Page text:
Get Fresh with Farmers!
ABQ Uptown Growers’ Market NE parking lot of ABQ Uptown shopping center, just past Trader Joe’s. Sat. 7 a.m.–noon. through Oct. 26.
Albuquerque Downtown Growers’ Market Robinson Park, Eighth St. and Central. Sat. 8 a.m.–1 p.m. through Nov. 2.
Albuquerque Northeast Farmers’ & Artisans’ Market
W. side of Albuquerque Academy, 6400 Wyoming Blvd. Enter the school’s campus at Burlison Rd., just north of Academy Rd. on Wyoming Blvd. Go right (S.); the market will be on the right-hand side, across from the softball fields. Tues. 3–7 p.m. through Oct. 29.
Armijo Village Growers’ Market SW Corner of Isleta Blvd. and Arenal Rd. Sat. 8 a.m.–noon through Oct. 26.
Bernalillo Farmers’ Market Our Lady of Sorrows Church on Camino del Pueblo, 1 block S. of intersection of N.M. 550 and 313. Fri. 4–7 p.m. through Oct. 25.
Bosque Farms Growers’ Market 1090 N. Bosque Loop. Sat. 8 a.m.–noon through Oct. 26.
Caravan Nouveau Growers’ & Artisans’ Market at Wilson Park San Pedro Dr. SE and Anderson Ave. SE. Tues. 8 a.m.–noon & Sun. 10 a.m.–4 p.m. through mid-Nov.
Cedar Crest Farmers’ Market 12224 N. Route 14. Wed. 3–6:30 p.m. through Oct. 16.
Corrales Growers’ Market Recreation Center, 500 Jones Rd. and Corrales Rd., S. of post office. Sun. 9 a.m.–noon through Oct. 22. Winter Market: First Sun. of each month, 11 a.m.–1 p.m., Dec.–Apr.
Edgewood Farmers’ Market Sat. 8:30 a.m.–noon through Nov. 1. Tractor Supply Company, 5 Marietta Ct.
Los Lunas Farmers’ Market 3447 Lambros Circle. Tues. 4–7 p.m. through Oct. 22.
Los Ranchos Growers’ Market City Hall, 6718 Rio Grande Blvd. NW. Sat. 8 a.m.–noon through Nov. 9. Winter Market: Second Sat. of each month, 10 a.m.–noon, Dec.–Apr.
Nob Hill Growers’ Market Morningside Park, Lead and Morningside SE. Thurs. 3–6:30 p.m. through Nov. 21.
Presbyterian Growers’ Market Presbyterian Hospital parking lot on 1300 block of Central Ave. SE. Tues. 7 a.m.–1 p.m. through Oct. 29.
South Valley Growers’ Market Cristo del Valle Presbyterian Church, 3907 Isleta Blvd. SW. Sat. 8 a.m.–noon through Oct. 26.
NEED TO KNOW
Road Trip #1 Albuquerque and Environs
Hubbell House Demonstration Farm and Living History Museum Tours Tues., Thurs., Sat. 10 a.m.–2 p.m. 6029 Isleta Blvd. SW; (505) 244-0507; hubbellhousealliance.com
Rosales Produce Stand Open daily 8 a.m.–5 p.m. through Oct. 2001. Isleta Blvd SW; (505) 873-4080 or 550-6181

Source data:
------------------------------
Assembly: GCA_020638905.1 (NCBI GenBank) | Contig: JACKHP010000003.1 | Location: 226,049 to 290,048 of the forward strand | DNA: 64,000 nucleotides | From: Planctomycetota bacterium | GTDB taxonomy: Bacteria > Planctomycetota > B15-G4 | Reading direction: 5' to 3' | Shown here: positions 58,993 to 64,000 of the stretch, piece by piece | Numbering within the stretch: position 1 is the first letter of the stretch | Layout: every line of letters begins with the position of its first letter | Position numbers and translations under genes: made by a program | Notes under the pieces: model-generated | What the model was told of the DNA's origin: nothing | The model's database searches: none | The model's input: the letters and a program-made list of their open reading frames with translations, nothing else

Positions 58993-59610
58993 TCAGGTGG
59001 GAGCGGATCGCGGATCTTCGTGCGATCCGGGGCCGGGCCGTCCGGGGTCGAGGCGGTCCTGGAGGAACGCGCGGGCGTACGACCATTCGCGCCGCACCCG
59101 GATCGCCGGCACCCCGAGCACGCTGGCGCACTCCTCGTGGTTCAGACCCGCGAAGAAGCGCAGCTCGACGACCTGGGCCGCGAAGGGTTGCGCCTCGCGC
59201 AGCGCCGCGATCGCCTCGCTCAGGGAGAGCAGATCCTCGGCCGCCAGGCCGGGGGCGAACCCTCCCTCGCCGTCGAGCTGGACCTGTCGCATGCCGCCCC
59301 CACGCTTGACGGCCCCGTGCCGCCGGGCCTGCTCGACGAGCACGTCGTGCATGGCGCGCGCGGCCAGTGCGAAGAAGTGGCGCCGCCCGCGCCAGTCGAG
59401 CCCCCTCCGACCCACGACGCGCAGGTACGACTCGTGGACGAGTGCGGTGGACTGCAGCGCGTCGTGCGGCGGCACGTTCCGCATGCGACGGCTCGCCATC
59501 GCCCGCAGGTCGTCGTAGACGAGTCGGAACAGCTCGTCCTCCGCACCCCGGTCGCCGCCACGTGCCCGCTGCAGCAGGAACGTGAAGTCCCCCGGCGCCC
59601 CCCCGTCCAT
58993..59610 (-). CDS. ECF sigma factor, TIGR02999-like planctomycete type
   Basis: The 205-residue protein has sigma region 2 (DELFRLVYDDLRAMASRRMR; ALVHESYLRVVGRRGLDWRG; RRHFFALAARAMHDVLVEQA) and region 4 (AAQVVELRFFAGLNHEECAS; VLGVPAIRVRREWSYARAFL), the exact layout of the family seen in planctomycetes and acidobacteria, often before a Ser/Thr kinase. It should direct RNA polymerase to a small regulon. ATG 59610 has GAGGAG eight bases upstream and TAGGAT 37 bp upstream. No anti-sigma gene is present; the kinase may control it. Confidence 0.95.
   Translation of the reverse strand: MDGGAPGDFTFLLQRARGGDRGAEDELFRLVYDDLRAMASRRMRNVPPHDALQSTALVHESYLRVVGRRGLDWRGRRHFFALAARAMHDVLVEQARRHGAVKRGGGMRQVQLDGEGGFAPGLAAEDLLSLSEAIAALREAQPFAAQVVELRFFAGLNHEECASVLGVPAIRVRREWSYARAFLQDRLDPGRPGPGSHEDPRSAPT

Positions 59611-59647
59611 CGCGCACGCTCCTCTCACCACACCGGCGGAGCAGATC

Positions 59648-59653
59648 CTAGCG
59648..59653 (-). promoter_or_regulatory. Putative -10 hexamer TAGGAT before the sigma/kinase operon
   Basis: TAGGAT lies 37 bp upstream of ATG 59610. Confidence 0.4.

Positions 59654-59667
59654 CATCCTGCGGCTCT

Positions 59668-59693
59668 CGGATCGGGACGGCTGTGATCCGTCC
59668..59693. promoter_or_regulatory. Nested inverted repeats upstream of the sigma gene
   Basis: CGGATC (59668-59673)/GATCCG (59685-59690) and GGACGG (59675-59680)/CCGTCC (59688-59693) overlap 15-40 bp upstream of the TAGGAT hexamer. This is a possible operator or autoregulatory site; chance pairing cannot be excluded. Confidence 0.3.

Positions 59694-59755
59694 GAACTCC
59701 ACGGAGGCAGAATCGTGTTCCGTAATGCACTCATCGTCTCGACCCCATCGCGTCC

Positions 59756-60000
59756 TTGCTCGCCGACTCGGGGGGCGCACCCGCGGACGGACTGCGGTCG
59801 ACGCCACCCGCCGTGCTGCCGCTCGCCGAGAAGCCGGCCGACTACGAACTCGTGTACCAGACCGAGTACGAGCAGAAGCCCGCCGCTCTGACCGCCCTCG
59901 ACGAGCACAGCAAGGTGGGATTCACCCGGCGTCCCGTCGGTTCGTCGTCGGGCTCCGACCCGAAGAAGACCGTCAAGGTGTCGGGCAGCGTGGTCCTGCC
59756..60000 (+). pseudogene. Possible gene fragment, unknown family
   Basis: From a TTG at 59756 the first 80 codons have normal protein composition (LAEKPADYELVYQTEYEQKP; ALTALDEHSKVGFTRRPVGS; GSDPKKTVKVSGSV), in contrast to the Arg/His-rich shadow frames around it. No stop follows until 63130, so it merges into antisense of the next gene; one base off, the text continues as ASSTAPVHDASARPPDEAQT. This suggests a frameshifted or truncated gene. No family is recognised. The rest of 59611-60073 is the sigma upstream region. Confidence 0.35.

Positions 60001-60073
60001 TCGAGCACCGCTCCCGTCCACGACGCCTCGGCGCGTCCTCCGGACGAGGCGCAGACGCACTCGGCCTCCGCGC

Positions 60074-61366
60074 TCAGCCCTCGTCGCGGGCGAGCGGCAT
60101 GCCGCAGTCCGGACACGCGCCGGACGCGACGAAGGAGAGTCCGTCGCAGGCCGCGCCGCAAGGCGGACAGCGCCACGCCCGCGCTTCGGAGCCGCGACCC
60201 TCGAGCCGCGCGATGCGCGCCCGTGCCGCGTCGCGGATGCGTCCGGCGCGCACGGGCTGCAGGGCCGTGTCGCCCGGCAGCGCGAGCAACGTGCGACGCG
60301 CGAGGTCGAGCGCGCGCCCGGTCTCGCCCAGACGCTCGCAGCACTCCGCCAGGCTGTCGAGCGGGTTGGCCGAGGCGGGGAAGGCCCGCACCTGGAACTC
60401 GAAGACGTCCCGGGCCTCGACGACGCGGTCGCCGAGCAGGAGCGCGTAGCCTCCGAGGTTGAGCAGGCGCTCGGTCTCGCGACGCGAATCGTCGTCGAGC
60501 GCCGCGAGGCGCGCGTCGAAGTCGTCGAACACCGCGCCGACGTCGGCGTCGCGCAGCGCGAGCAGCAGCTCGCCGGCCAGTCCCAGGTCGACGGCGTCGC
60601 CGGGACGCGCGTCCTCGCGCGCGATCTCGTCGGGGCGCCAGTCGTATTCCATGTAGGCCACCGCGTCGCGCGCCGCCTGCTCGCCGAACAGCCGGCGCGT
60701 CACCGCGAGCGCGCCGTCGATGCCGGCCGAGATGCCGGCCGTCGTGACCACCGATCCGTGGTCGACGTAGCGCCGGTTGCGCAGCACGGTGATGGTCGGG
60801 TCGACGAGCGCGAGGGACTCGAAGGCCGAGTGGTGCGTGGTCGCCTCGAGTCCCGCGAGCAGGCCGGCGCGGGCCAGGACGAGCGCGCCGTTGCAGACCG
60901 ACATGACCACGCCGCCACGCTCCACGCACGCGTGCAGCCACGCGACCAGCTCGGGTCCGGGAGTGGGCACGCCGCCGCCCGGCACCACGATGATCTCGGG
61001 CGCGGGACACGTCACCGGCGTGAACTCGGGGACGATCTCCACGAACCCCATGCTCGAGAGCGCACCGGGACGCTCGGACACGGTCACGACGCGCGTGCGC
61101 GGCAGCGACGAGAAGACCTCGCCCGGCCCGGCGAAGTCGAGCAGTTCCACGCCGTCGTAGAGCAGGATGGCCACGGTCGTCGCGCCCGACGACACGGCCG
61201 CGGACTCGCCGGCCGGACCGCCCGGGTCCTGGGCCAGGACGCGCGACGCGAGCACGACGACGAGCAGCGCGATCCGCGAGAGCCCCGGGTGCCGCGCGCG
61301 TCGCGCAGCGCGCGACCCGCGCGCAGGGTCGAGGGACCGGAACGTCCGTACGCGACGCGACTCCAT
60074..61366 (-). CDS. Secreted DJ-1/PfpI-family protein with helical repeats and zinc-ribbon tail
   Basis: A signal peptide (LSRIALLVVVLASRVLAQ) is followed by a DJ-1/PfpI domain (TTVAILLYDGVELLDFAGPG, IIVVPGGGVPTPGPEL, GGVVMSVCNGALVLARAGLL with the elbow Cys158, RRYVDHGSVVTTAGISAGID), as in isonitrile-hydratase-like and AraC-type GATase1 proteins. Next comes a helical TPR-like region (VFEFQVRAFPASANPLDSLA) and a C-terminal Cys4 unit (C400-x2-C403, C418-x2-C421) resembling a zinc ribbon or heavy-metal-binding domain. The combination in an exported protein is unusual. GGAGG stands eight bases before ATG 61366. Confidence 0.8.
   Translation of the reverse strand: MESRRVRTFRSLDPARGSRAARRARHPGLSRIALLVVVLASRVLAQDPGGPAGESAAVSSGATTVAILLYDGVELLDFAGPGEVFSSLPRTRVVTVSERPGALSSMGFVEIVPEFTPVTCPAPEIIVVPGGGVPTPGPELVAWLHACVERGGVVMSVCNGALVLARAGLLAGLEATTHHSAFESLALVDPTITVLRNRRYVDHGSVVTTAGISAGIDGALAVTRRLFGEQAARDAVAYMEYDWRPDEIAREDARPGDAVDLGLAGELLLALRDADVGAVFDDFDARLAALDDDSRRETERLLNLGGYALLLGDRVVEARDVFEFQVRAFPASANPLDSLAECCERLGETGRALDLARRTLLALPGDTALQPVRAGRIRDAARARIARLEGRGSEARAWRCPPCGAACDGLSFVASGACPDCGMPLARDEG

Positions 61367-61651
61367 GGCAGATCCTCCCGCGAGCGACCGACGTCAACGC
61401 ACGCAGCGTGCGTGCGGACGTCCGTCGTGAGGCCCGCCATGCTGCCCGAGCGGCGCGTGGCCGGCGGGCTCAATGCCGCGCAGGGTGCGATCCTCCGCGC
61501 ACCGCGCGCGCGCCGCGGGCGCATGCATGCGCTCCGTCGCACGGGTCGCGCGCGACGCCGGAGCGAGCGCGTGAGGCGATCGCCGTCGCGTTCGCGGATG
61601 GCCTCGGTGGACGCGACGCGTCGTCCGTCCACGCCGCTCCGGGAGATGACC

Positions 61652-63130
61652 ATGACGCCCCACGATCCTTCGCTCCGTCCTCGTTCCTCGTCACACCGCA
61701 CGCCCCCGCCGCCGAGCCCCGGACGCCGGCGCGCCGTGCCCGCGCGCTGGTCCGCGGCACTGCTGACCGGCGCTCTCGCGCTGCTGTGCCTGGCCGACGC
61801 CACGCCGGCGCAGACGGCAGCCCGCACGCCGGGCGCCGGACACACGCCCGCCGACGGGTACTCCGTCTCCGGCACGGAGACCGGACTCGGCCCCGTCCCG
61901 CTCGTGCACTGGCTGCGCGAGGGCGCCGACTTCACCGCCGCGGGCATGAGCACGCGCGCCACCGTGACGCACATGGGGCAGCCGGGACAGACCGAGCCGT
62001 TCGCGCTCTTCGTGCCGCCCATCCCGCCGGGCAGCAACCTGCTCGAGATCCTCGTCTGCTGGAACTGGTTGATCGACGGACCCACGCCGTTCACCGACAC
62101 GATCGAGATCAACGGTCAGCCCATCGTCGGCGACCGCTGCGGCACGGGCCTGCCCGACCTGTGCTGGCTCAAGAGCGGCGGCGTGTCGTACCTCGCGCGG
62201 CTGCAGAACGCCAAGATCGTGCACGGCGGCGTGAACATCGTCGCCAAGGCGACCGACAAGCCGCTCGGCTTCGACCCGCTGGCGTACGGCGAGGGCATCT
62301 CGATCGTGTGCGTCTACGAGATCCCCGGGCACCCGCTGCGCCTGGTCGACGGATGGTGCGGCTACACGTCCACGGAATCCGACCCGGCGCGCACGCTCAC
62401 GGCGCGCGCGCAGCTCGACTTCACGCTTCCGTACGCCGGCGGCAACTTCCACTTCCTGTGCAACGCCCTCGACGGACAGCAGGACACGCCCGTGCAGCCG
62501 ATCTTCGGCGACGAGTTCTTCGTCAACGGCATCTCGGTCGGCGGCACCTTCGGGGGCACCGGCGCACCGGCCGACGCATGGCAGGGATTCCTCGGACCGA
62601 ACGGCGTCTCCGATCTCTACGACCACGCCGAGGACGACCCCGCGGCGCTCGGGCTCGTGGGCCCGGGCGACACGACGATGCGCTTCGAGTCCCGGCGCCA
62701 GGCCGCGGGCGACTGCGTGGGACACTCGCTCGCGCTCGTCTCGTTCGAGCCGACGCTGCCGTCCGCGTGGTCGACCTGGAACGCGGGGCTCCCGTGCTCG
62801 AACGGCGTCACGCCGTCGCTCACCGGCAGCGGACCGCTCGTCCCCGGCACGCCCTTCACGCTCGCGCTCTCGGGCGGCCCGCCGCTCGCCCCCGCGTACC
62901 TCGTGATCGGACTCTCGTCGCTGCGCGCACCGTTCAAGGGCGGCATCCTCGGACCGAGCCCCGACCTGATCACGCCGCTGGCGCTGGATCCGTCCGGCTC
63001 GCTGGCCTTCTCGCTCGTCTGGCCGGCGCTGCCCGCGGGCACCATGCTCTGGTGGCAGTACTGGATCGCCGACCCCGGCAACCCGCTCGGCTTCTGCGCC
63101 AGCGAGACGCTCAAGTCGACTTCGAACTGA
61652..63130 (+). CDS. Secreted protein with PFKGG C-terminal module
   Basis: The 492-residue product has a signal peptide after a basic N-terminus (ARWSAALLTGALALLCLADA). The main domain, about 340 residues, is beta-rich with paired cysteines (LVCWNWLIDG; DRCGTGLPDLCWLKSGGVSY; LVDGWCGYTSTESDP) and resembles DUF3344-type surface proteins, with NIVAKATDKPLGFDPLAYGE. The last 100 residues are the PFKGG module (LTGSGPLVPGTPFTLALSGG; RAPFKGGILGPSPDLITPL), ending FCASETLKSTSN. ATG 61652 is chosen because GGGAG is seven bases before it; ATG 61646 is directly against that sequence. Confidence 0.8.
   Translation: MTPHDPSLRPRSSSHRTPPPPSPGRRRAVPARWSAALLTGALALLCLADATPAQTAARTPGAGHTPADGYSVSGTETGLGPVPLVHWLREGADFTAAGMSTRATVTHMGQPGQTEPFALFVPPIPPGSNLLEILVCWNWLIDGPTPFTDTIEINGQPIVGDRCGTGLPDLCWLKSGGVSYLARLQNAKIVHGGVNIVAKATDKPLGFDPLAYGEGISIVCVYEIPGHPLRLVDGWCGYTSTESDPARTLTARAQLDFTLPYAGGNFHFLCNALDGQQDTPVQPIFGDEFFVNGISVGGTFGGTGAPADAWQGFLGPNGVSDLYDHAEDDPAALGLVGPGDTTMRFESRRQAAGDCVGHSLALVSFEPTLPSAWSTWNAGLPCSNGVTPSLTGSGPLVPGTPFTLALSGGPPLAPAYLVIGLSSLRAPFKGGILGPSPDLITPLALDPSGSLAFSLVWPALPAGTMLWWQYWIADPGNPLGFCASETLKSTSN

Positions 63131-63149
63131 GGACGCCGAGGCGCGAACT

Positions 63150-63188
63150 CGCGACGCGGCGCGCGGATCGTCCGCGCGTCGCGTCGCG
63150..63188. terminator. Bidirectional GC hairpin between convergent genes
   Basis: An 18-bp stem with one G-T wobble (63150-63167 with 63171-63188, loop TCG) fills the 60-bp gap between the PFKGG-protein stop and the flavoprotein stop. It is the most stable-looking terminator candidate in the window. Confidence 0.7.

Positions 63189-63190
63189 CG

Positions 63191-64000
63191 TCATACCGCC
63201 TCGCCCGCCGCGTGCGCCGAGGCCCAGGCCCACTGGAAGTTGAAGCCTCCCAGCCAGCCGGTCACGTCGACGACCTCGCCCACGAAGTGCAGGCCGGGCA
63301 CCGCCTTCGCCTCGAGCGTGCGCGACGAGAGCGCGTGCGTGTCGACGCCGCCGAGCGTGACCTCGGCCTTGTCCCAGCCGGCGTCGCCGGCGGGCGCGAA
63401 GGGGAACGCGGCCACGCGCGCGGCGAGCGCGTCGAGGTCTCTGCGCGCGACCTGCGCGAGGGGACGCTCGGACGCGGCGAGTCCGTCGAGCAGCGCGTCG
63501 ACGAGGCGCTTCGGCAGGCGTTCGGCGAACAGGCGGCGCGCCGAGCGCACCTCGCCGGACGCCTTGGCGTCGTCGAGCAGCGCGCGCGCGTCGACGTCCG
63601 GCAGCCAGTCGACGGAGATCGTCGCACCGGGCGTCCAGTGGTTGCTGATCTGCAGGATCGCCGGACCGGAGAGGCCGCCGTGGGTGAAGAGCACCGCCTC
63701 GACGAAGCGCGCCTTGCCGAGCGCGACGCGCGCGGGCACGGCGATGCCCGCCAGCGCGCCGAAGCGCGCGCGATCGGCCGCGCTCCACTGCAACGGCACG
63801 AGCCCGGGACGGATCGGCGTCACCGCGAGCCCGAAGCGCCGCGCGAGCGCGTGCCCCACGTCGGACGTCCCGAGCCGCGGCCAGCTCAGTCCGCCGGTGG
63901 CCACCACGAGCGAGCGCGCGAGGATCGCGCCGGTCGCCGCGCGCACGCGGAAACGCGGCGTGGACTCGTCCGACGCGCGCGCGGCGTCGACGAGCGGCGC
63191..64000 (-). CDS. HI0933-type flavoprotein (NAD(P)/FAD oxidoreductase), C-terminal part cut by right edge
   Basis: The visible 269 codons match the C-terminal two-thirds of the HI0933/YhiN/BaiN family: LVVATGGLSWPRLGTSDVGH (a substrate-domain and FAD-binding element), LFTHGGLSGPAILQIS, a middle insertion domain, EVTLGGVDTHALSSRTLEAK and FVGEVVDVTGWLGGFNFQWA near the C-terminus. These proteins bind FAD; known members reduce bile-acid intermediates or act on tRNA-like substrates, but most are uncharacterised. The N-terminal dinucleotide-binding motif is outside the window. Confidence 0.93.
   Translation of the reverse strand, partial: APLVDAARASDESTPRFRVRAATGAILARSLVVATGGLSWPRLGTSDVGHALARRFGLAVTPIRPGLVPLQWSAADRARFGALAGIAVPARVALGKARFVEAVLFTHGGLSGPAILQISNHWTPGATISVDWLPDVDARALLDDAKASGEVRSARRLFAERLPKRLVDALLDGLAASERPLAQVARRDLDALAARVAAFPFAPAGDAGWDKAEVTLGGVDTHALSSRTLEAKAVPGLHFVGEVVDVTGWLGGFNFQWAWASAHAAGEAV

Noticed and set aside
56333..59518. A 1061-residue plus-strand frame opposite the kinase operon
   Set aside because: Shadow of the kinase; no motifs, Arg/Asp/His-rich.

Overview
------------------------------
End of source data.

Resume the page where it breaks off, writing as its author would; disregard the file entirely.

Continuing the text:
Rasband Dairy Store Open Mon.–Sat. 7116 Isleta Blvd SW; (505) 873-2171
Robert Kyzer Livestock Call ahead. 7725 Black Mesa SW; (505) 877-7742; kyzerfarms.com
Skarsgard Farms 7525 Rays Court SW, W. off Isleta Blvd., immediately N. of Jerry’s Market. Turn into the market’s parking lot, then drive on to the gate at the back. (505) 414-0321, 681-4060; skarsgardfarms.com
NEAR OLD TOWN
Old Town Farm Open Fri. and Mon. 8 a.m.–2 p.m. 949 Montoya St. NW. Cyclists can get there via the bike path on the S. side of I-40 between Gabaldon and Rio Grande Blvd., or from the Mountain Road Bike Trail via Montoya Street NW. Driving directions and parking lot available for noncyclists. Call for details. (505) 764-9116; oldtownfarm.com
Albuquerque Botanic Garden Heritage Farm 2601 Central NW; (505) 764-6200; bit.ly/riofarm
St. Clair Winery & Bistro Open daily. 901 Rio Grande NW; (505) 243-9916; stclairwinery.com
Sichler Farms Albuquerque Open daily 9 a.m.–6 p.m. through Oct. 820 San Mateo Blvd. NE at San Juan NE; (505) 255-3338; sichlers.com
Rio Grande Community Farm Maize Maze 1701 Montaño Rd. NW, 1.1 miles W. of Fourth St. Turn N. on Tierra Viva. (505) 345-4580; riograndefarm.org
Rosales Produce Stand Open daily 8 a.m.–5 p.m. through Oct. 7331 Fourth St. NW; (505) 615-2220
Sol Harvest Farm Farmstand Open Sat. 10 a.m.–2 p.m., Wed. 3–7 p.m. 8917 Fourth St. NW (access is actually one driveway N.)
Farm & Table Reservations recommended. 8917 Fourth St. NW; (505) 503-7124; farmandtablenm.com
Gruet Winery Mon.–Fri. 10 a.m.– 5 p.m., Sat. noon–5 p.m. 8400 Pan American Fwy. NE; (505) 821-0055; gruetwinery.com
Bosque Brewing Company Open daily. 8900 San Mateo Blvd. NE; (505) 750-7596; bosquebrewingco.com
LOS RANCHOS DE ALBUQUERQUE
Casa Rondeña Winery Open daily noon–7 p.m. for tastings and sales. 733 Chavez Rd. NW; (505) 344-5911; casarondena.com
Los Poblanos Historic Inn & Organic Farm Farm shop open daily 9 a.m.–5 p.m. Accommodations and evening dining by reservation. 4803 Rio Grande Blvd. NW; (505) 344-9297; lospoblanos.com
Matheson Wine Company Open Wed.–Sun. 103 Rio Rancho Dr. (N.M. 528); (505) 350-6557; mathesonwines.com
Corrales Harvest Festival September 28–29. All along Corrales Rd.; (505) 349- 3809; corralesharvestfestival.com
Heidi’s Raspberry Farm Call ahead for directions and times. (505) 898-1784 or (505) 400-1193; heidisraspberryjam.com
Corrales Winery Open Wed.–Sun. noon–5 p.m. 6275 Corrales Rd. (N.M. 448) ; (505) 898-5165; corraleswinery. com
Acequia Vineyards and Winery Wed.– Sun. noon–5 p.m. 240 Reclining Acres Rd.; (505) 264-1656; acequiawinery.com
Pasando Tiempo Winery By appointment. 277 Dandelion Ln.; (505) 228- 0154; pasandotiempowinery.com
Wagner’s Farmland Experience Open daily 9 a.m.–6 p.m., Sat. until 10 p.m. through Oct. 6445 Corrales Rd.; (505) 459-0719; wagnersfarmlandexperience.com
Casa San Ysidro House Tours available Wed.–Sun. 973 Old Church Rd.; (505) 898-3915; bit.ly/sanysidronm
SANTA ANA PUEBLO The Cooking Post 2 Dove Rd.; (505) 771-6751; cookingpost.com